New research from UNSW Sydney reveals the burden of lung cancer in Australia that can be prevented by adopting healthy lifestyle behaviours, such as quitting smoking, boosting fruit intake and being physically active.
A large collaborative study led by UNSW’s Centre for Big Data Research in Health pooled seven Australian cohort studies of 370,000 people. The project found that tobacco smoking continued to be responsible for most of the lung cancer burden in Australia. Lung cancer is the leading cause of cancer death in Australia and worldwide.
Dr Maarit Laaksonen, Senior Research Fellow at UNSW, said: “More than three out of four lung cancers are caused by ever smoking. Current smoking is responsible for more than half of lung cancers and past smoking for nearly a quarter.”
The study showed that the lung cancer risk remained elevated for 40 years after stopping smoking, with the risk approximately halving every 10 years. Of the 74,600 lung cancers attributable to current smoking in Australia in the next 10 years, 25,400 could be avoided if all current smokers were to quit. The harms from smoking persist for decades and the findings emphasised the importance of plain packaging and other tobacco control activities that discouraged smoking uptake.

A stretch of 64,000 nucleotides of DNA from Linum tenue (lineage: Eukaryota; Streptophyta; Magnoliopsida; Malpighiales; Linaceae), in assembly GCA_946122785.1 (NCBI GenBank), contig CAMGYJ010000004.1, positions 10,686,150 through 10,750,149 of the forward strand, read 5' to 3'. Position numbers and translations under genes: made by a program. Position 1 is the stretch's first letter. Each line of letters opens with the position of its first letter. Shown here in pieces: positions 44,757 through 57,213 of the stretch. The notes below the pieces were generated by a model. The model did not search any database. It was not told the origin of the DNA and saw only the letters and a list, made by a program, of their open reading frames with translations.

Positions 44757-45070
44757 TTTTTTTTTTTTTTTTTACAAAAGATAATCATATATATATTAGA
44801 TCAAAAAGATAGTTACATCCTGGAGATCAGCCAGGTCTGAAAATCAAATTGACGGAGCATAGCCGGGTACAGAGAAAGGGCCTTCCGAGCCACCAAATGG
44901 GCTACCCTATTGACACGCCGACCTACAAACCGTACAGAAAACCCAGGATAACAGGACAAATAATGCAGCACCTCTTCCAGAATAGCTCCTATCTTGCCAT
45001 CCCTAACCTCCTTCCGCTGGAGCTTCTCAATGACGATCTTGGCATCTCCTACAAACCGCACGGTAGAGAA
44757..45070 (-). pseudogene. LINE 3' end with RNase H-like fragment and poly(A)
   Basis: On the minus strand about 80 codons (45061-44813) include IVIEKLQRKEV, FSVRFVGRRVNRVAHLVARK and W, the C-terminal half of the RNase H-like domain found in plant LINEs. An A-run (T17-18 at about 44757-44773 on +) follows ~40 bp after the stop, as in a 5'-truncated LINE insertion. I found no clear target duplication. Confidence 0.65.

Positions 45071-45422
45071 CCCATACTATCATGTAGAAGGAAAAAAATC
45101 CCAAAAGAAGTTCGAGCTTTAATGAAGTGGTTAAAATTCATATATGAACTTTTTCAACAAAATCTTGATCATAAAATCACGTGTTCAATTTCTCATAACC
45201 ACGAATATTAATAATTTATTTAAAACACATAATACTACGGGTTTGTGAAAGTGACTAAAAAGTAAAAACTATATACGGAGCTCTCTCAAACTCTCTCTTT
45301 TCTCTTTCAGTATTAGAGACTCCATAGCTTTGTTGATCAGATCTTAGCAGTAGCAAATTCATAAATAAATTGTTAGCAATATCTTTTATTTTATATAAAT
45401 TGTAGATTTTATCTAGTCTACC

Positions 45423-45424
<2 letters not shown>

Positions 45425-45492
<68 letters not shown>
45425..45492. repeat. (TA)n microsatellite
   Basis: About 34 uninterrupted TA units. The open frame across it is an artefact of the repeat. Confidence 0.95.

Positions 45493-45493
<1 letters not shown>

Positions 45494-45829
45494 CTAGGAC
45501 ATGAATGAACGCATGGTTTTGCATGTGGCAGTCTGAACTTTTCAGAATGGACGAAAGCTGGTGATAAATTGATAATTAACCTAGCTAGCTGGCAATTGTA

While most current smokers do not describe themselves as ‘heavy’ smokers, those who smoke fewer than 20 cigarettes a day carry a large proportion of the future lung cancer burden.
The researchers also found that eating two serves (about 300 grams) of fruit each day may reduce the lung cancer burden by 8%, and doing the recommended 150 minutes of moderate or 75 minutes of vigorous physical activity each week may reduce the lung cancer burden by 16%.
Currently, about 16% of Australians smoke but roughly half of all Australians are not meeting the guidelines for fruit intake and 74% are not meeting guidelines for physical activity.
“The majority of Australians could benefit from increasing their fruit intake and physical activity. But for those who currently smoke, stopping smoking should be the first course of action,” Dr Laaksonen said.
Overall, at least four in five lung cancers appear preventable through behaviour modifications.
For the first time, the researchers were able to compare the lung cancer burden for different population subgroups. They found that men, those less than 75 years of age, those who are unmarried, those with lower educational levels, those living in remote areas of Australia, and those not meeting the fruit consumption or physical activity recommendations, have the highest smoking-attributable lung cancer burden. Such high-burden groups are likely to benefit most from efforts that help them to not take up smoking, to quit smoking, and to be considered for screening to facilitate early detection.
“Our findings strongly support the dual importance of preventing the uptake of smoking and assisting quitting, in all Australians and especially in those with the highest burden,” Dr Laaksonen said.